Family calls for increased EMS services in county
By Sarah Steele Wilson, Newsroom Editor
Nov 30, 2012, 14:55
When Becky Burdette’s 88 year old mother, Borgney Hampton, began gasping for air on the morning of Nov. 11, Burdette called 9-1-1.
That call came in to the Prince George Communications Center at 10:46 a.m. that morning.
“They told me they would have an ambulance there and 33 minutes later, they had an ambulance arrive, but it was too late,” Burdette said.
Her mother had died on the floor in the hallway.
Prince George County only had one paid ambulance crew at the time and that crew was already answering another call.
At 10:48 a.m., a call went out for any available EMS volunteers in the system.
When no volunteers were able to respond, mutual aid was requested from Hopewell at 10:49 a.m. Hopewell could not respond to the call.
At 10:58 a.m., Charles City was contacted for mutual aid. An ambulance crew arrived at Burdette’s address in the Jordan on the James neighborhood at 11:19 a.m. Hampton was dead on arrival.
Burdette said that at the time she made the call, she had no idea Prince George Fire and EMS only had resources to maintain one paid ambulance crew, a situation she wants to see changed.
“I don’t want anybody to have to go through that, and if there’s only one emergency unit that’s paid in Prince George County, that’s not sufficient,” she said. “And you can’t always depend on volunteers, because that is a volunteer position and they have other obligations.”
Burdette’s neighbor, Benton Woodruff, who retired from Chesterfield Fire and EMS after 31 years of service, spoke at the Prince George County Board of Supervisors meeting Tuesday, describing what he sees as a need for an increased number of paid EMS personnel in the county.
Speaking the day after the meeting, Woodruff, a neighbor and close friend of Hampton and the Burdettes, said that the population of Prince George County has grown rapidly in recent years, creating a need for a larger number of EMS employees.
“The call load has outnumbered the people they have to respond,” he said.
It is possible that Hampton would have passed away, even if an ambulance had arrived quickly, but Woodruff said he thinks everyone deserves a quick response.
“I’m not a doctor,” he said. “I can’t say whether she would have lived or died, but I think she would have had a fair chance if E.M.S. had arrived in a timely manner.”
Brad Owens, Director of Fire and EMS for the county, confirmed the timeline of events and said Woodruff’s comments at the meeting accurately described a situation many county residents might not know exists.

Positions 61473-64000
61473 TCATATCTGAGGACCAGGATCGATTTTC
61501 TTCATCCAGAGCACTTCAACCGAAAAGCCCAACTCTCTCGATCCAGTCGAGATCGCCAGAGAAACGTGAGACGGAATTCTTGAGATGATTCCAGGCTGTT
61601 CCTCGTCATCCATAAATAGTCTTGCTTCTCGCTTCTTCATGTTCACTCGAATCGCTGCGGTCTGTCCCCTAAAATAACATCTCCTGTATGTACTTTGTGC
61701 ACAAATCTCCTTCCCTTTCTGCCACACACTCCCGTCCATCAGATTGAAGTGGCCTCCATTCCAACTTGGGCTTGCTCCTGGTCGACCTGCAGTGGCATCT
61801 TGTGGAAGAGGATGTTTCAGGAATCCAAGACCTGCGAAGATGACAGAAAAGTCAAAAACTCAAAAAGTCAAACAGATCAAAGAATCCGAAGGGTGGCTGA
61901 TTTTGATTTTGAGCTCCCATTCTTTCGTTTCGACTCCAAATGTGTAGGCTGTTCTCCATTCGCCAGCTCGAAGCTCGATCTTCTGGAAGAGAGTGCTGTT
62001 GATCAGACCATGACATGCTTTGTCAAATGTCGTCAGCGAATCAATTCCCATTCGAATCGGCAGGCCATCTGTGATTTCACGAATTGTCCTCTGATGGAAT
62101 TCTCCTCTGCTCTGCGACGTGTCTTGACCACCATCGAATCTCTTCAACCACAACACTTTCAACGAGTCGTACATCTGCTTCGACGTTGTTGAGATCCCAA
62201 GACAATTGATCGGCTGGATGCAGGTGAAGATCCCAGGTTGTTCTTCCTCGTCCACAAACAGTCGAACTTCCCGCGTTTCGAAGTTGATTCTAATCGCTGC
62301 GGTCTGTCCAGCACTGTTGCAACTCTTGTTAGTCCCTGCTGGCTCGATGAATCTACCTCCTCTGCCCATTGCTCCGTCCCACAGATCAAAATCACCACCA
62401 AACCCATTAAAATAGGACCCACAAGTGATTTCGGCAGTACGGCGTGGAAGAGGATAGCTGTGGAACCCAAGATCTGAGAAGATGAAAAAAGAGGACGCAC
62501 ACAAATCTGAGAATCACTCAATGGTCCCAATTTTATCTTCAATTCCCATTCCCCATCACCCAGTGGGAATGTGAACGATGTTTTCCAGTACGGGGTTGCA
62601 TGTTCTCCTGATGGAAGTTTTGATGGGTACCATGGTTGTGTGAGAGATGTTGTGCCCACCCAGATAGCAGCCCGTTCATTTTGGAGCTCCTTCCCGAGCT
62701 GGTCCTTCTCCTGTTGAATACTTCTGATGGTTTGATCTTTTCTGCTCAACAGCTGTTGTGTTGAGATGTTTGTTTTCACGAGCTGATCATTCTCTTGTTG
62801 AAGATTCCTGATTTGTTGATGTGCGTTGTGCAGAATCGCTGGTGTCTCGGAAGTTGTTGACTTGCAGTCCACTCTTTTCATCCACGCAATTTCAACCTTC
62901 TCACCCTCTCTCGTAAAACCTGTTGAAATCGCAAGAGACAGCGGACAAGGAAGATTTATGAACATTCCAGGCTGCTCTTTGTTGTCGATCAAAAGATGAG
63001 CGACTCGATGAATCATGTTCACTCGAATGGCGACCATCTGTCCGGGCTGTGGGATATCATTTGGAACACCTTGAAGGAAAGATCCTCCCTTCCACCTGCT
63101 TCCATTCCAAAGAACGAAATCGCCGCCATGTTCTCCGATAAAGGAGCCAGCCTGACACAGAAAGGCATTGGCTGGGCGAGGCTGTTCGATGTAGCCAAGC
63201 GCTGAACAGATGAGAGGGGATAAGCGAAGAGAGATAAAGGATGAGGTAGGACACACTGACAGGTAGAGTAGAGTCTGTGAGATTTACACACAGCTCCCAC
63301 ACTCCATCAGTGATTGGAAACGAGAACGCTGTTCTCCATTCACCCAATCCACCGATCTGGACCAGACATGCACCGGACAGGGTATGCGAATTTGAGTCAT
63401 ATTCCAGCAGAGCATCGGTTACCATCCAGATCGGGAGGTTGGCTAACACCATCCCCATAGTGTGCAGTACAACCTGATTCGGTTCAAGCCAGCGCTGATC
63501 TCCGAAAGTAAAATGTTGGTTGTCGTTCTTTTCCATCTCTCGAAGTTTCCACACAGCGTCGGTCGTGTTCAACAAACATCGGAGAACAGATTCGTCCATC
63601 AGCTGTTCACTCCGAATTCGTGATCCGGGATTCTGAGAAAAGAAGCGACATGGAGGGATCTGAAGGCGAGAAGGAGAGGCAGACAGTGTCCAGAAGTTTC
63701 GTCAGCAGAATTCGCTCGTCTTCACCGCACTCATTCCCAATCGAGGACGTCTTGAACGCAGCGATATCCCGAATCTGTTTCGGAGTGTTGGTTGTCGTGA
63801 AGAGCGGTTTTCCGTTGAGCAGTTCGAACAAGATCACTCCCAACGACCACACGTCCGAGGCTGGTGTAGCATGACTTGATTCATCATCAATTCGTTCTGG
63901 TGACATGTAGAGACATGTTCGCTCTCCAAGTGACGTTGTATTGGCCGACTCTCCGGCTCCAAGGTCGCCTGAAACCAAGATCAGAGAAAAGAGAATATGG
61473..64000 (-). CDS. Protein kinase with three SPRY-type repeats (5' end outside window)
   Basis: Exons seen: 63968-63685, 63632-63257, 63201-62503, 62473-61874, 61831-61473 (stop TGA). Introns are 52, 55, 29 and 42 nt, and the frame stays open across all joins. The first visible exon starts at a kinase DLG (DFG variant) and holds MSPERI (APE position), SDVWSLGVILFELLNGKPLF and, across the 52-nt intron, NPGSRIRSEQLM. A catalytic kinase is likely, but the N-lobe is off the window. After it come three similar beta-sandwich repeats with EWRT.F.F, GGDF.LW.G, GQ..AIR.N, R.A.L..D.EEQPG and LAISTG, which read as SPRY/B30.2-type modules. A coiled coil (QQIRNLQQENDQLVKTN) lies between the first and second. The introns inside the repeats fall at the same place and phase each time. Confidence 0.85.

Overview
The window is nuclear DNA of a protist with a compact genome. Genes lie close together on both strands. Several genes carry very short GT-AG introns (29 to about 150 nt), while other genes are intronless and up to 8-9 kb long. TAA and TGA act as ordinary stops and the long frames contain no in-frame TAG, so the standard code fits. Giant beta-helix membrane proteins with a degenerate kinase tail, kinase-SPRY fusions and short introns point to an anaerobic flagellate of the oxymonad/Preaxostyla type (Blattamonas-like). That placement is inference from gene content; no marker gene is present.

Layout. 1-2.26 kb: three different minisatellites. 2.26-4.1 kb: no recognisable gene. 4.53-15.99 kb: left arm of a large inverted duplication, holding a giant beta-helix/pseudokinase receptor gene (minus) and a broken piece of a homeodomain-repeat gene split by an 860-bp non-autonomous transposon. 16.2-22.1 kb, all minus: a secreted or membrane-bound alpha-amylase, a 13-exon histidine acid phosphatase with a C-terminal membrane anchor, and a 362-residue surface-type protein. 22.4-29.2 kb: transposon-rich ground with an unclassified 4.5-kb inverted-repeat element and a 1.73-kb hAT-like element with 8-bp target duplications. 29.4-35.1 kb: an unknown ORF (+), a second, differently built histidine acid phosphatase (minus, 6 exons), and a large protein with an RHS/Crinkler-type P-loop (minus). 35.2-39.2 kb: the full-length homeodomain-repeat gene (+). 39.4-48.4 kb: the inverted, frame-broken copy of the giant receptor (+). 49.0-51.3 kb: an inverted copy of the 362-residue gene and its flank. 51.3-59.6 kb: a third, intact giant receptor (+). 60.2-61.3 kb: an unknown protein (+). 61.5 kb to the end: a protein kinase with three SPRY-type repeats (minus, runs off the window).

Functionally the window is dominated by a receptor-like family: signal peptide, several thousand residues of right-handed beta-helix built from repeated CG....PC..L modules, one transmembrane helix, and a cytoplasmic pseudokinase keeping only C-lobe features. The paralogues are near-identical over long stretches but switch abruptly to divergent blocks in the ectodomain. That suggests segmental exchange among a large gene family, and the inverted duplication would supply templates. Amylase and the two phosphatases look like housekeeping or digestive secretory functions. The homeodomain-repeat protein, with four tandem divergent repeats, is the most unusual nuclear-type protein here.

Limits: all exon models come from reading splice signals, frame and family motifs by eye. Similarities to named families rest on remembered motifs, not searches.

“He stated the facts,” Owens said. “That’s what I think a lot of people out here need to know. Maybe they don’t understand the response system that’s out here.”
In October, Owens requested authorization from the board to hire another paid, full-time E.M.S. employee to work out of the Jefferson Park Fire Station during the peak call hours of 9 a.m. to 9 p.m. The board granted the request, but that person had not come on duty by Nov. 11. The position has since been filled, but is only funded through Jan. 31. At that point, the board will have to vote on whether it wants to maintain that employee.
“It’s known that we’ve wanted to do better, and now is certainly a time for the board of supervisors to review where we are with EMS coverage,” county administrator Percy Ashcraft said. “And there may be a need for an increase in staffing.”
In order to have a second paid ambulance crew available, 24 hours a day, seven days a week, the county would have to hire six additional employees, costing about $51,000 a piece, a price which includes salary and benefits as well as uniforms and gear.
“In a nutshell, it’s going to cost $300,000 to put another medic unit on,” Owens said.
In recent years, the county has not had $300,000 to spare. Last year, the board had to raise personal property taxes in the face of declining revenues from real estate taxes and a slow down in construction following the conclusion of Base Re-alignment and Closure at Fort Lee.
To generate the money the county would need to provide a second crew for 24 hours a day, seven days a week, each person’s tax bill would have to increase by 1.5 cents, per every $100, Ashcraft said. If that were to happen, county residents would see their required payments increase from 80 cents per $100 to 81.5 cents per $100.
Ashcraft said that if the board decides another EMS crew is needed, he will build the county’s budget around that fact. On Tuesday, the board expressed sympathy for Burdette’s loss.